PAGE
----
“In this fantastic microhistory of the Sixteenth Connecticut, Gordon gives us an intimate portrait of war’s reverberating damage through the eyes of men who were broken on the field, broken at Andersonville, and still broken in old age as wounds of all kinds took their toll on minds, bodies, and memories. The ‘regimental history’ was a lost genre—until now. This is just the reboot the regimental history needs and deserves.”—Stephen Berry, author of House of Abraham: Lincoln and the Todds, A Family Divided by War

“In this deeply researched and wonderfully nuanced study, Lesley Gordon examines how the damaged regiment fought to reconstruct its memory for decades after the war. Throughout this often sad odyssey, which took the regiment from Maryland to Virginia to the coast of North Carolina and finally to the horrors of Andersonville Prison, the men of the 16th suffered, endured, and found sources of honor in a war that brought them few moments of martial glory. A Broken Regiment tells the gripping story of a regiment, and also a war, in ways that we rarely contemplate.”—J. Matthew Gallman, author of America’s Joan of Arc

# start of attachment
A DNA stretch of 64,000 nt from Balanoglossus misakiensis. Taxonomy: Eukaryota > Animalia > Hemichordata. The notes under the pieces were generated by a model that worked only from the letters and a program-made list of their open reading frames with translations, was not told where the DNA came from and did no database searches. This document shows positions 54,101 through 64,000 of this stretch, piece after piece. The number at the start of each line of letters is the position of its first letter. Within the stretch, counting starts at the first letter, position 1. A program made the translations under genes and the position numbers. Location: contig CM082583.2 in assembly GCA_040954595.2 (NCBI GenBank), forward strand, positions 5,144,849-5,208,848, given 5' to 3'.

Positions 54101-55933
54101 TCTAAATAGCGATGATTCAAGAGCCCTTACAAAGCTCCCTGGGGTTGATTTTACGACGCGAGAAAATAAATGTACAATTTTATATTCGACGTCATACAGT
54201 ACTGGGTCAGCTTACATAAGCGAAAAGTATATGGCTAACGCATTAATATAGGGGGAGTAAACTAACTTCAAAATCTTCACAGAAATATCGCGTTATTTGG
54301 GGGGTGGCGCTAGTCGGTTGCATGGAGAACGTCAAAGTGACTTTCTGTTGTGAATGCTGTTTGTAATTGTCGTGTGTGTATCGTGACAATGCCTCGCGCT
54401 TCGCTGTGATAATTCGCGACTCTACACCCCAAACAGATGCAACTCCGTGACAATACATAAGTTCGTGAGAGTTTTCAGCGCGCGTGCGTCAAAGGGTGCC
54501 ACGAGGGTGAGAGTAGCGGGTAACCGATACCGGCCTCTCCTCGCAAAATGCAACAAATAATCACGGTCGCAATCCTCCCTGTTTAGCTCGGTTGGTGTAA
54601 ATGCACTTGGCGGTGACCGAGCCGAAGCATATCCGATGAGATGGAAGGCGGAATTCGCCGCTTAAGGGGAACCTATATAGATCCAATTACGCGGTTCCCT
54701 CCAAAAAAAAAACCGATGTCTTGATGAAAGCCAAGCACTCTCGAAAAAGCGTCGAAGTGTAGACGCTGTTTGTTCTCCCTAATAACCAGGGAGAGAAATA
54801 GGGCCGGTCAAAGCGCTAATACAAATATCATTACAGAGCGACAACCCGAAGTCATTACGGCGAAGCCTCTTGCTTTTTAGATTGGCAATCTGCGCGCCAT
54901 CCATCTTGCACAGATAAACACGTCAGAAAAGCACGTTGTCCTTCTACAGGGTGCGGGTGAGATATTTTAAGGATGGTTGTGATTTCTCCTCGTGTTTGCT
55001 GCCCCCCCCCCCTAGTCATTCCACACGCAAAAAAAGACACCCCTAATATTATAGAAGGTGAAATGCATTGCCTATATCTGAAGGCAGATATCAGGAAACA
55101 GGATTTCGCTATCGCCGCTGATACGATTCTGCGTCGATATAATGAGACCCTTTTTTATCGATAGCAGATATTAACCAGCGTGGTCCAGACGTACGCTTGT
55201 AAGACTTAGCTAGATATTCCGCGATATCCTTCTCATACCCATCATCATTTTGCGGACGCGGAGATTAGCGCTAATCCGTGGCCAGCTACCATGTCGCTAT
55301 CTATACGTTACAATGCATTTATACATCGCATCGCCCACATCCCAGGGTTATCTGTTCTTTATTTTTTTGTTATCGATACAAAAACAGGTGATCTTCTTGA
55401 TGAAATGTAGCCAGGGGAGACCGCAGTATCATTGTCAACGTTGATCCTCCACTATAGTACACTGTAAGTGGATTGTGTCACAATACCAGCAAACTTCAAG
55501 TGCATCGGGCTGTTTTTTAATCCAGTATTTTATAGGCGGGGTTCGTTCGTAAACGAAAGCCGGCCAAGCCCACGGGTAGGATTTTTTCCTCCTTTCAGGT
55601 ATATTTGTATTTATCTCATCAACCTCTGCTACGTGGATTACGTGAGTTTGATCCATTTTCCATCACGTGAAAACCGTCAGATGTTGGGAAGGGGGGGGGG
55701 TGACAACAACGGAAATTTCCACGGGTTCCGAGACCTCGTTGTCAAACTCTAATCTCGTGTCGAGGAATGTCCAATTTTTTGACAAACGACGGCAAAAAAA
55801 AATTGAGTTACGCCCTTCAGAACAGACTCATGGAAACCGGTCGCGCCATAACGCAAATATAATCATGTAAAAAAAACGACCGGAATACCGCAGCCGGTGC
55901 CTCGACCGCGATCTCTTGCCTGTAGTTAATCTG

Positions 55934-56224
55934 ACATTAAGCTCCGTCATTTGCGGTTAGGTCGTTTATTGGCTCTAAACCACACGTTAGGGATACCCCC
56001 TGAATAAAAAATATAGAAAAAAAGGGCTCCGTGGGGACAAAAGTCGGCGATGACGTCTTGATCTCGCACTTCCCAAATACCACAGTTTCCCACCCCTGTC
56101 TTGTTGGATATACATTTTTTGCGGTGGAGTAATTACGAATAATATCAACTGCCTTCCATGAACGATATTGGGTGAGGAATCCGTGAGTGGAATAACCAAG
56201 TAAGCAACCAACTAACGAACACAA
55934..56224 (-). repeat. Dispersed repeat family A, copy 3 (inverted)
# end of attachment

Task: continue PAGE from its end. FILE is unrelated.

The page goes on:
“Gordon has written a regimental biography that embraces the uncommon story of Civil War soldiers. Shifting our focus from heroic stories of sacrifice at well-known battlefields, Gordon presents everyday men horrified by their failure in combat; men who clamored to reclaim lost honor and rewrite their story. A Broken Regiment challenges assumptions about civilians’ successful transition into citizen-soldiers and linear interpretations of Civil War soldier motivation, home front and battlefront interactions, and Civil War memory. Gordon has answered the call to challenge decade-old assumptions within the field of Civil War scholarship by building on the best work of the past and highlighting questions that new studies of Civil War soldiers will need to consider.”—Susannah J. Ural, author of Don’t Hurry Me Down to Hades: The Civil War in the Words of Those Who Lived It

“Lesley Gordon’s ‘microhistory’ of the Sixteenth Connecticut Volunteers is as compelling as it is revealing. Not content merely to describe the wartime experiences of these men, Gordon proposes new ways to understand how Civil War soldiers first survived then relived the conflict, both collectively and individually, for decades thereafter. This is much more than a portrait of a single regiment. It is a unique work, brilliantly realized.”—Daniel E. Sutherland, author of A Savage Conflict: The Decisive Role of Guerrillas in the American Civil War